Thursday, 5 May 2011

Jabos over England - Batailles Aériennes No. 56

New from Lela Presse (publishers of 'Avions' magazine) is this nice edition of  Chris Goss' "Tip and Run...", the story of the 15-month Luftwaffe fighter-bomber campaign against southern UK towns during 1942-3. A-4 format 82 pages softback, French text. The pictures are as large and clear as I've ever seen them and there is some neat Dekker artwork to complete the package. Recommended at just 12 Euros.  Contents illustrated here courtesy of Michel Ledet. Available from

The illustrations below depict Fw 190s flown by IV./SKG 10 based at Caen during May 1943 responsible for the 'notorious' raid on the English seaside resort of Bournemouth on 23 May 1943. Each Fw 190 carried  two 250kg bombs under the wings or more usually one 500kg slung under the fuselage.

One of the RAF units tasked with defending the south coast during the first half of 1943 was 91 Squadron based at Hawkinge under Sq. Leader Raymond Harries. This unit was one of the first to receive the new Griffon-engined Mark XII Spitfire in April 1943 designed to combat the low flying Fw 190s. On 25 May 1943, Harries, flying Spitfire XII DL-K (EN 625), intercepted Fw 190s from SKG 10 heading for Folkestone;

" I was leading Blue Section on a defensive patrol. I had just returned to base, with my No 2, had just landed when the scramble signal was given from the watch office. We both immediately took off again, and saw enemy aircraft approaching Folkestone. I sighted one lone Fw 190 at sea level returning to France. I came in from his starboard side, delivering a three-second burst at 250 yards. The enemy aircraft hit the sea tail first, split in two, and sank immediately.."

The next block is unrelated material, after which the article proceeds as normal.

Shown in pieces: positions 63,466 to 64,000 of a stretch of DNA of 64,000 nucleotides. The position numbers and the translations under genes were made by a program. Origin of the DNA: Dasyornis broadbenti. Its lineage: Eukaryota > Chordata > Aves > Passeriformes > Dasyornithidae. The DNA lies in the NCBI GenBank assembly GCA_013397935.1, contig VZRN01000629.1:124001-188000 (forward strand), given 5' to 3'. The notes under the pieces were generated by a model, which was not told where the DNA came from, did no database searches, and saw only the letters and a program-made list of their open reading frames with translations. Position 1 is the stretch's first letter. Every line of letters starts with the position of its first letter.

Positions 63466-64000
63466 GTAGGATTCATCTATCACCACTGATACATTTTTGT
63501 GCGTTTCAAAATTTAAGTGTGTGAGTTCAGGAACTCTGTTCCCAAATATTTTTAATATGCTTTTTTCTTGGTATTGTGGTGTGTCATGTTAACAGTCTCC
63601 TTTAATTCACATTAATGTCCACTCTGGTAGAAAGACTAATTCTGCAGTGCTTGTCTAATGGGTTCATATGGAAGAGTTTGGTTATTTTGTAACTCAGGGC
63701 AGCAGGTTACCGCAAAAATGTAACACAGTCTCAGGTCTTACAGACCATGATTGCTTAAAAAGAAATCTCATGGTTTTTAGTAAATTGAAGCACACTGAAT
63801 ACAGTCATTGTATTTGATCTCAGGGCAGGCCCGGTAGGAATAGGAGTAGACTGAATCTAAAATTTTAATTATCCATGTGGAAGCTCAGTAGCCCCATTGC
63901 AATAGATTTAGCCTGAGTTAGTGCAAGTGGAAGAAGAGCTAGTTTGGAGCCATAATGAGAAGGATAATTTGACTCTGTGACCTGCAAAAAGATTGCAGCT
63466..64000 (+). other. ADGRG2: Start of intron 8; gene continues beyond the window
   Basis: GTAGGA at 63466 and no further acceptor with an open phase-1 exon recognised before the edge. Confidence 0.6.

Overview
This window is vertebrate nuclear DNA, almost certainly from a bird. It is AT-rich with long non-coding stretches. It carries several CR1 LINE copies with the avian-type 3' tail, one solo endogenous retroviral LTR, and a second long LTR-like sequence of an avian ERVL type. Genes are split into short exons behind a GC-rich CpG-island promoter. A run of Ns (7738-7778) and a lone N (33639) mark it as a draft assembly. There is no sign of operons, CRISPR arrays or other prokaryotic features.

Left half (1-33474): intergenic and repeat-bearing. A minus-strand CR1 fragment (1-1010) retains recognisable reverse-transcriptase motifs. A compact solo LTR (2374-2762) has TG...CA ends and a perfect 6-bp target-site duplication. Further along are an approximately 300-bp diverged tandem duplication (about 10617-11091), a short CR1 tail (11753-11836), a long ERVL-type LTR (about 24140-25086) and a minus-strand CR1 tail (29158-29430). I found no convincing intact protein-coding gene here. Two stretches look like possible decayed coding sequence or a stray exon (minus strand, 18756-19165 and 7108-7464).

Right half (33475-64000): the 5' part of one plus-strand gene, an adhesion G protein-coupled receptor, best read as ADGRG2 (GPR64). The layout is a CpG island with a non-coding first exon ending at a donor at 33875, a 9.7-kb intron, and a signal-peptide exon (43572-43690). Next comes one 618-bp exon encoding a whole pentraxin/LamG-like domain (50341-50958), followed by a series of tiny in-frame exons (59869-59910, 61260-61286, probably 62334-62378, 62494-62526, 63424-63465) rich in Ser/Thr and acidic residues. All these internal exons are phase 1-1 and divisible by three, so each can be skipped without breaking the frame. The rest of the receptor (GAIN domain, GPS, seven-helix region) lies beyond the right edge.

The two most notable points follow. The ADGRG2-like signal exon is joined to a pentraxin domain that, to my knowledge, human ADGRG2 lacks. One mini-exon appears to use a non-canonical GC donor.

The Fw 190 was thought to be Fw 190A-5 Wrk Nr 2511 of 6./SKG 10, flown by Oberleutnant Josef Keller, the only loss apparently recorded by the attackers.

"..I then spotted another Fw 190 to starboard. I flew straight over the top of it in order to identify it in the failing light. The enemy aircraft pulled his nose up and gave me a quick squirt. I pulled straight up to about 1000ft, and turning to port, dived right onto his tail, opening fire from 300 yards and closing to 150 yards. I fired a four-second burst, seeing strikes and flames all over the enemy aircraft. The enemy aircraft gradually lost height, with smoke and flames coming from it, skimmed for some distance along the surface of the water and then sank. I orbited around taking cine gun snaps of the oil patch and pieces of wreckage that were visible..."

The Jabo attack on Folkestone on 25 May 1943 showed up the limitations of this type of raid when defended effectively by RAF fighters - in fact the Fw 190s failed to reach the target and similar daylight raids were abruptly curtailed shortly thereafter. Author Goss continues to maintain that the campaign was a success for the Luftwaffe, while pointing out that there were only ever a maximum of 28 Jabos for some 1,300 kms of coastline (!). In the end, when elements of SKG 10 were committed that summer to the Mediterranean and what was left was switched to an equally disastrous night campaign, the Luftwaffe simply ran out of French-based Jabos. The last victory over an SKG 10 Jabo by day was on 6 June 1943. Harries was ultimately the most successful pilot to fly a Rolls-Royce Griffon powered Spitfire, scoring 11 kills.

Below; my model of Harries Spitfire XII from the new Airfix kit. More on my modelling blog here